I Ching Readings
Tai Chi is
an internal system of movements and positions dating back to the 12th
Century in China. Originally developed as a martial art, today Tai Chi
is popular as a form of moving meditation and exercise to develop both
body and mind.
When practiced regularly, Tai Chi produces many benefits - including the following:
Improves balance, posture and stamina
- Increases vitality, flexibility and internal/external awareness
- Stimulates the flow and function of life force energy (chi)
- Cultivates a clear and powerful mind
- Releases tension and increases relaxation response
- Reduces stress and pain
- Heals and helps to prevent injuries
- Builds fluidity, grace and internal power
- Restores and strengthens connection to nature
- Reclaims health, peace and joy in life.
Tai Chi builds the mind/body connection with a focus on relaxation,
balance, joint health, correct alignment and smart body mechanics
through slow, flowing movements and coordinated breathing.
As a meditation,
Tai Chi focuses on fully experiencing and influencing the body's energy
flow through movement or in stillness. This energy work is called
As a martial art,
the Tai Chi artist stays in contact with the opponent, turning into his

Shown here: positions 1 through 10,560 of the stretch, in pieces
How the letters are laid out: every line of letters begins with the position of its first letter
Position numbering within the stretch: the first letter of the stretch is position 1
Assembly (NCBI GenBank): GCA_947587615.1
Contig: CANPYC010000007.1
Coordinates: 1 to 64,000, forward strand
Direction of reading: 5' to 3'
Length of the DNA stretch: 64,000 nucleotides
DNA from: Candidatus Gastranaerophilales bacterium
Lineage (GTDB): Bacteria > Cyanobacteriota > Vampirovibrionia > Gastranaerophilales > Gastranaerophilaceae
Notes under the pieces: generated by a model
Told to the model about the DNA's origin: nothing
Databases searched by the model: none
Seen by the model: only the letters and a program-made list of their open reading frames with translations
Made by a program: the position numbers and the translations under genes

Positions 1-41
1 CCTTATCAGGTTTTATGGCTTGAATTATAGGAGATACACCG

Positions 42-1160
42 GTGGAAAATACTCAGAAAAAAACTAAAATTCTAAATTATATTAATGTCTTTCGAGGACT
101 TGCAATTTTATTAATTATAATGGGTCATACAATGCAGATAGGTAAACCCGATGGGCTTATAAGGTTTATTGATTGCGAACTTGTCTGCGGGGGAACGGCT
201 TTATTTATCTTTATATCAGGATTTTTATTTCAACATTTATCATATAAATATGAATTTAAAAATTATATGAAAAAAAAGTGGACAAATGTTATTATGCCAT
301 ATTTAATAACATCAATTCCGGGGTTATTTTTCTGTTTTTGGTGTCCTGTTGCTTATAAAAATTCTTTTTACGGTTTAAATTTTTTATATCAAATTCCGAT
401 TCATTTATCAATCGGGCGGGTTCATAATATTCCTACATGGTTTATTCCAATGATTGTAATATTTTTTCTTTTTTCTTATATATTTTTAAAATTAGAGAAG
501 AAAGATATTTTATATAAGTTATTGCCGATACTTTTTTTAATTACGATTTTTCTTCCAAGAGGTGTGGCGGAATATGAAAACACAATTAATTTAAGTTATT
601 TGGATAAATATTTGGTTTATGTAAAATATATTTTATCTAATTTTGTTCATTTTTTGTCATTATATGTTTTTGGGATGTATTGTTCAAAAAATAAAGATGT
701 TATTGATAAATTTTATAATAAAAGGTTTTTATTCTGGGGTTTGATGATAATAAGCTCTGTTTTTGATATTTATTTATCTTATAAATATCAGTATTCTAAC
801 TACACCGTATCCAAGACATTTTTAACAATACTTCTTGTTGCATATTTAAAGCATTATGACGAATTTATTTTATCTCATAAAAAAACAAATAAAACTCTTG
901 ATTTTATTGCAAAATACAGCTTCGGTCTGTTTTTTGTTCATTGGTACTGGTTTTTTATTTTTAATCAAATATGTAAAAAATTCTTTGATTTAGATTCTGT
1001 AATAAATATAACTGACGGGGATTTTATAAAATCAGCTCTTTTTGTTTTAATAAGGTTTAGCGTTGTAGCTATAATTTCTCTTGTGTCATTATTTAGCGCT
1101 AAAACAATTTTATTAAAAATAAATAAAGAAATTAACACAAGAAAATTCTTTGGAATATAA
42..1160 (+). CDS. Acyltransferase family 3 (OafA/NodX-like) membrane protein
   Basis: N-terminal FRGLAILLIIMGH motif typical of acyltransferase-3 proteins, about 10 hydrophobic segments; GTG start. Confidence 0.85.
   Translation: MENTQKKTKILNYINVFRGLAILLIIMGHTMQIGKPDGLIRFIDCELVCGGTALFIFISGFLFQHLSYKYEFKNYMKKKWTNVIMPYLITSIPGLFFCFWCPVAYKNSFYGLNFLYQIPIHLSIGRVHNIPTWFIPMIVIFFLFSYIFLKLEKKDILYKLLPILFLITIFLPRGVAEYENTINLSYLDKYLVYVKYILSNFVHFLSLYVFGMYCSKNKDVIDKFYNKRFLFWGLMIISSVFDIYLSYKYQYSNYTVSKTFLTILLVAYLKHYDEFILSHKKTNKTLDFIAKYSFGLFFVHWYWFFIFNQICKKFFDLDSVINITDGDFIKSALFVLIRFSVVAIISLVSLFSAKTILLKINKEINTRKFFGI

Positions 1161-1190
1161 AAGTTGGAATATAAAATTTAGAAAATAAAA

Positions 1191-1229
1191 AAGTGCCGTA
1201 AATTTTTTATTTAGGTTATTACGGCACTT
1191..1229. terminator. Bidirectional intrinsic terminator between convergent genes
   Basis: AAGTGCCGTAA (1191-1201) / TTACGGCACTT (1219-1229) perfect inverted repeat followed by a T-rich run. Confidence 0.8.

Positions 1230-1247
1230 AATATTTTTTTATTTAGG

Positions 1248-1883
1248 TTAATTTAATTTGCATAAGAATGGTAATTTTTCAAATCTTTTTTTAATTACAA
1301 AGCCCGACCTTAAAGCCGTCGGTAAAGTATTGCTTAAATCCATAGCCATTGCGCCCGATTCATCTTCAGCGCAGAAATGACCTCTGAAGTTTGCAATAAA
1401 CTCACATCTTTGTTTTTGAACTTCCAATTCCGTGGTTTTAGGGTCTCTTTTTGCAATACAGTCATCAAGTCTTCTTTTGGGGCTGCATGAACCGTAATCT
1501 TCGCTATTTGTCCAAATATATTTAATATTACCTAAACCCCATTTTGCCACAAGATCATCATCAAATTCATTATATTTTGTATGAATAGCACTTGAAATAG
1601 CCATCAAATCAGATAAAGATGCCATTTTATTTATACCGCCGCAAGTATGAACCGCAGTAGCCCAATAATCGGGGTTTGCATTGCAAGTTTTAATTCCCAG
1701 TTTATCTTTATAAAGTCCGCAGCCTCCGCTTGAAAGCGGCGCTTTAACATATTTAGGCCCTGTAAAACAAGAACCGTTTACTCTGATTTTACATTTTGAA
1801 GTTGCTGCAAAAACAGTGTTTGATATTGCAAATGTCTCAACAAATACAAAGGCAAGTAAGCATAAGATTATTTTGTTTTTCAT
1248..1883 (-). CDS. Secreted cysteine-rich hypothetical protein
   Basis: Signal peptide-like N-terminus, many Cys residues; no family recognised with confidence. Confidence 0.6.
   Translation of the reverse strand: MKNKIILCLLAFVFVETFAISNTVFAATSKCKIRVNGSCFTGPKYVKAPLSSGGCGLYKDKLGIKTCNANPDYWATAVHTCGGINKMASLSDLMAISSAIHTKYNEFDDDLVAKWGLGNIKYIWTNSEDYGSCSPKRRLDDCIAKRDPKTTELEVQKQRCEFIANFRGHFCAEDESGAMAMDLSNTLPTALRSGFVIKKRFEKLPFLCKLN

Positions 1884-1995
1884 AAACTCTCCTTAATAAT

or her movements to disrupt attacks with an elegant economy of motion.
As a life philosophy,
Tai Chi is rooted in Taoism and the concept of yin and yang. The goal
is to live in harmony with nature, to function optimally as a human being - emotionally and psychologically; to be aware of natural energy and to
utilize that energy to reach a high level of physical and
- "No leaps, no high kicks, no running. The feet always firmly on the
Movements intrinsically beautiful and at the same time charged
with symbolic meaning.
Thought taking shape in ritual and stylized
The whole body transformed into a hieroglyph, a succession of
hieroglyphs, of attitudes modulating from significance to significance,
like a poem or a piece of music.
Movements of the muscles representing
movements of the consciousness...
- It's meditation in action...
metaphysics of the Mahayana expressed not in words, but through symbolic
movements and gestures."
- Aldous Huxley